Johnny Knoxville: His 6 Best Roles

May 24th, 2018Johnny Knoxville: His 6 Best Roles

In the early 2000s, Johnny Knoxville was something of a cult hero thanks to the ridiculously controversial reality stunt show Jackass. The show went on to spawn a number of spin-offs and a successful series of films, one of which was even filmed in 3D. Following the show’s end, Knoxville pursued an actor career consisting mainly of small, yet memorable roles.

This summer Knoxville stars in Paramount’s amusement park comedy Action Point, opening on June 1. Let’s take a look back at Knoxville’s past – here are his six best roles.

6. The Ringer (2005)

[Credit: Fox Searchlight]

The Farrelly Brothers (There’s Something About Mary, Dumber and Dumber) took seven years to develop this comedy, in which Knoxville stars as Steve Baker, an ignorant thirty-something who rigs the Special Olympics in order to pay off a debt. Throughout the film, Steve learns that it’s wrong to dehumanize and invalidate both the mental and physical strength of disabled persons. The Ringer is a funny and heartwarming take on the awful stigmatization of the intellectually disabled and offers the hope that one day the stigma will cease to exist.

5. Bad Grandpa (2013)

[Credit: Paramount Pictures]

This is a crude, vulgar, hidden-camera comedy from the makers of Jackass, and it was nominated for an Oscar for Best Makeup and Hair Styling. This is all thanks to key makeup artist Stephen Prouty, who seamlessly transformed then-42-year-old Knoxville into 86-year-old Iriving Zisman. Bad Grandpa is a fun blend of the Jackass “reality” feel with absurd scripted content that involves Knoxville forcing an eight-year-old boy into a beauty pageant, getting his junk stuck in a vending machine, and storing the body of his dead wife in a trunk. It’s funnier than it sounds, we promise.

4. Grand Theft Parsons (2004)

[Credit: MGM]

After a string of supporting roles in films like Walking Tall and Men In Black II (we’ll get to those in a moment), it was time for Knoxville to step up to the plate, shed his prankster image, and try his hand at “leading man.” Grand Theft Parsons is a black comedy based on the true story of producer and tour manager Phil Kaufman, who stole the body of country rock musician Gram Parsons and burned it in Joshua Tree National Monument. The film received mixed reviews, but critics praised Knoxville for his darkly humorous portrayal of Kaufman, with some noting that he was “surprisingly good” in his first leading role.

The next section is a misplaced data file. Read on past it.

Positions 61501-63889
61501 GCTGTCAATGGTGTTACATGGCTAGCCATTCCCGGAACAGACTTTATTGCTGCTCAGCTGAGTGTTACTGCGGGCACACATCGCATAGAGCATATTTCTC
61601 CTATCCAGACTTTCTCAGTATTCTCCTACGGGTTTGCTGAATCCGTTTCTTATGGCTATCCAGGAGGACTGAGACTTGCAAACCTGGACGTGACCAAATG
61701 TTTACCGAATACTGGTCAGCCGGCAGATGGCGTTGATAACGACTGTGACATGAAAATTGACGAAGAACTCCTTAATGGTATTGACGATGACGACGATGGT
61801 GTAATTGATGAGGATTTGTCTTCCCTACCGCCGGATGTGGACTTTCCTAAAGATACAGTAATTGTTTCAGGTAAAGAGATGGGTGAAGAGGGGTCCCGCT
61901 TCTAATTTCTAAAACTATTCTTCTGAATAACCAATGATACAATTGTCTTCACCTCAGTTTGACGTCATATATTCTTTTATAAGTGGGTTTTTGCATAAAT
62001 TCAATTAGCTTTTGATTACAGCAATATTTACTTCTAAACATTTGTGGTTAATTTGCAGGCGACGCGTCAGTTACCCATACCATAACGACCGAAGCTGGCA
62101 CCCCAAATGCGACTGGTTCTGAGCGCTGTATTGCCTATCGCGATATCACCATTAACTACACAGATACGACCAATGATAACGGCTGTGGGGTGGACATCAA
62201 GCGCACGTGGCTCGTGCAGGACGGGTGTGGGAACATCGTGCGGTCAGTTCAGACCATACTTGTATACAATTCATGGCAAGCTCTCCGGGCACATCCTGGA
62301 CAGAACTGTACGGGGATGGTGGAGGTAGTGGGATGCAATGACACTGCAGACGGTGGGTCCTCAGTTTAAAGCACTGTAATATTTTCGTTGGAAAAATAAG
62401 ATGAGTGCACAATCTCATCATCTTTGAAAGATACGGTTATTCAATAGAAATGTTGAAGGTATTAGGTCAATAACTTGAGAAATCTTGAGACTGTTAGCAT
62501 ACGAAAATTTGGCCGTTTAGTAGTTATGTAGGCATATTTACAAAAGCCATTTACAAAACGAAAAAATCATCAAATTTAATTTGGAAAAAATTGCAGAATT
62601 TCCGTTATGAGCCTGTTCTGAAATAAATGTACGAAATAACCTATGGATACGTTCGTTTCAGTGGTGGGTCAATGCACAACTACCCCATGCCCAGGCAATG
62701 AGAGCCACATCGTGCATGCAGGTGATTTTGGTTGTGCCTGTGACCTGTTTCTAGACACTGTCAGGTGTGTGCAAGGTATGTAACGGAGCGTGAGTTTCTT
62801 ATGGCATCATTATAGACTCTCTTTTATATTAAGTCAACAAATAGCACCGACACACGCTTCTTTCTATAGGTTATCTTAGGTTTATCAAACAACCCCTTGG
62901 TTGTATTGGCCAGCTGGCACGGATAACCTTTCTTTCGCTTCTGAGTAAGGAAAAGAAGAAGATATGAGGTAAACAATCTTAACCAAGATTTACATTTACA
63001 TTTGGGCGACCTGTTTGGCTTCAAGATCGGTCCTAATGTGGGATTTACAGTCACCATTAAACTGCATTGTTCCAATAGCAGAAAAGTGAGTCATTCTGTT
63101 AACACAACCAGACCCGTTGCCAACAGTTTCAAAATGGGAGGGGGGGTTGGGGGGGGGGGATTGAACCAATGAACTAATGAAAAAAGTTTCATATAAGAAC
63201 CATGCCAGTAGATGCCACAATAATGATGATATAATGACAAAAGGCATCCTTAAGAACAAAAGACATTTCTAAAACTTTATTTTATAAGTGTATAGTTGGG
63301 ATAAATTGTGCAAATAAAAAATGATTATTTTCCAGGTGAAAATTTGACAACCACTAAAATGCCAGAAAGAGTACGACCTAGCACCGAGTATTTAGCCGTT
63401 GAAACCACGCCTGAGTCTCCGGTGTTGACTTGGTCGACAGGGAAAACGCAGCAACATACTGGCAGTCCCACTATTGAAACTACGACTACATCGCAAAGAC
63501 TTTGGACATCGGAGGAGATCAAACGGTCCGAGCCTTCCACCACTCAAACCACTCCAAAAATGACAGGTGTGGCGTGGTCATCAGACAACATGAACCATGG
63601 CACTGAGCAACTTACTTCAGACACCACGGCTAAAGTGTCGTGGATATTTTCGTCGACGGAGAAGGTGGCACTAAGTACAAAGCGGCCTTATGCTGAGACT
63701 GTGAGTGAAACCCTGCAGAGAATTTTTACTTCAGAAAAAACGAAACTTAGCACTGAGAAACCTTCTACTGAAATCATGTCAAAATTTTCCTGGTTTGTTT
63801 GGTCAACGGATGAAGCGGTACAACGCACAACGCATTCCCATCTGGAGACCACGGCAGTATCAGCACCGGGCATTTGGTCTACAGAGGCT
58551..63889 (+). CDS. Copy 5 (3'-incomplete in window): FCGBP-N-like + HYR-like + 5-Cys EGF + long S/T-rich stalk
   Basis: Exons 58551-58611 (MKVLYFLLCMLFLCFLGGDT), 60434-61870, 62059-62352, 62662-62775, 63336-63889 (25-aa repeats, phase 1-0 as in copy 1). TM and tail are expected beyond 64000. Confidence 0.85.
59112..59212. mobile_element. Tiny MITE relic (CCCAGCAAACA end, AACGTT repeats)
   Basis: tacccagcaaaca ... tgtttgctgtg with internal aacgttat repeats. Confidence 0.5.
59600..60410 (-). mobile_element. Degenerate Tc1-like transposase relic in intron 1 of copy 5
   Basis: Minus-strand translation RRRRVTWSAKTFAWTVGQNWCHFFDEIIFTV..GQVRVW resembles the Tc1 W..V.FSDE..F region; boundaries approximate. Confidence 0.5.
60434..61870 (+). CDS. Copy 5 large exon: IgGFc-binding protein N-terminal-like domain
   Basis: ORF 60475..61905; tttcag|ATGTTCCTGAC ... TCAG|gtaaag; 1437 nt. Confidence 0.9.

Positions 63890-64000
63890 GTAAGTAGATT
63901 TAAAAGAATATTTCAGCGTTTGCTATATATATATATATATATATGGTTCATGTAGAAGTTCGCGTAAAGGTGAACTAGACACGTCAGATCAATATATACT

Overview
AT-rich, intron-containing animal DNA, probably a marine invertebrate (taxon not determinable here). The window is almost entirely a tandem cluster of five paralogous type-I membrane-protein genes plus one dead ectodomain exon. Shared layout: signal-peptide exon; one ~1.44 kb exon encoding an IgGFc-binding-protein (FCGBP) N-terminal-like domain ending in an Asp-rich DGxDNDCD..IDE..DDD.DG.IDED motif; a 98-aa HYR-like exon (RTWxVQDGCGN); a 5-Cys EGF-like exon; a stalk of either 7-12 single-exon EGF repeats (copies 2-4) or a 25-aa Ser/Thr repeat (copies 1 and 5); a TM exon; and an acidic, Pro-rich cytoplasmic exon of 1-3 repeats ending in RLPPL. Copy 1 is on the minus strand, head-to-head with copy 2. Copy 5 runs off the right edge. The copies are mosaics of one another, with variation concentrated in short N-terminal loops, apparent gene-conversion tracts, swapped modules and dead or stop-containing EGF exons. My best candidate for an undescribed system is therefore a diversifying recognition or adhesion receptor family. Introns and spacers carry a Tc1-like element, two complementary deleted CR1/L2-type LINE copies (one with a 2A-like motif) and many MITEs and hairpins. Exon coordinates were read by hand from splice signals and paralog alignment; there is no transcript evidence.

3. Walking Tall (2004)

[Credit: MGM]

Who knew Dwayne “The Rock” Johnson and Johnny “Jackass” Knoxville would make for a pretty badass action movie duo? A remake of the 1973 film, Walking Tall follows vigilante hero Chris Vaughn (The Rock) and his best friend Ray Templeton (Knoxville) on a mission to take back his now-corrupt hometown and restore its original glory. It’s raw, gritty, and interwoven with delicate emotion.

2. Men In Black II (2002)

[Credit: Columbia Pictures]

The franchise is iconic, and Knoxville had a small part in the second installment as a two-headed alien named Scrad. (His second head was named Charlie.) Knoxville plays this role as a perfect creep; he’s adept at playing comically sinister. The best part about Scrad and Charlie might just be the shoddy early-2000s CGI used to keep the second head “attached” to the actor. It adds an extra layer of campiness to Knoxville’s boneheaded bad guy.

1. Jackass: The Movie (2002)

[Credit: Paramount Pictures]

“Performance art” might not be the first term that comes to mind when thinking of Jackass, but it’s an accurate one. The stunts and pranks showcased in the film, featuring the entire cast from the original Jackass series, can easily be described as sickening, repulsive, cringeworthy, disturbing — and wildly entertaining. Knoxville is at his best and most comfortable when he and his buddies are blowing up sheds, attaching firework rockets to their roller skates, snorting wasabi, and filling their swim trunks with shrimp before diving into shark-infested waters.

Action Point opens on June 1.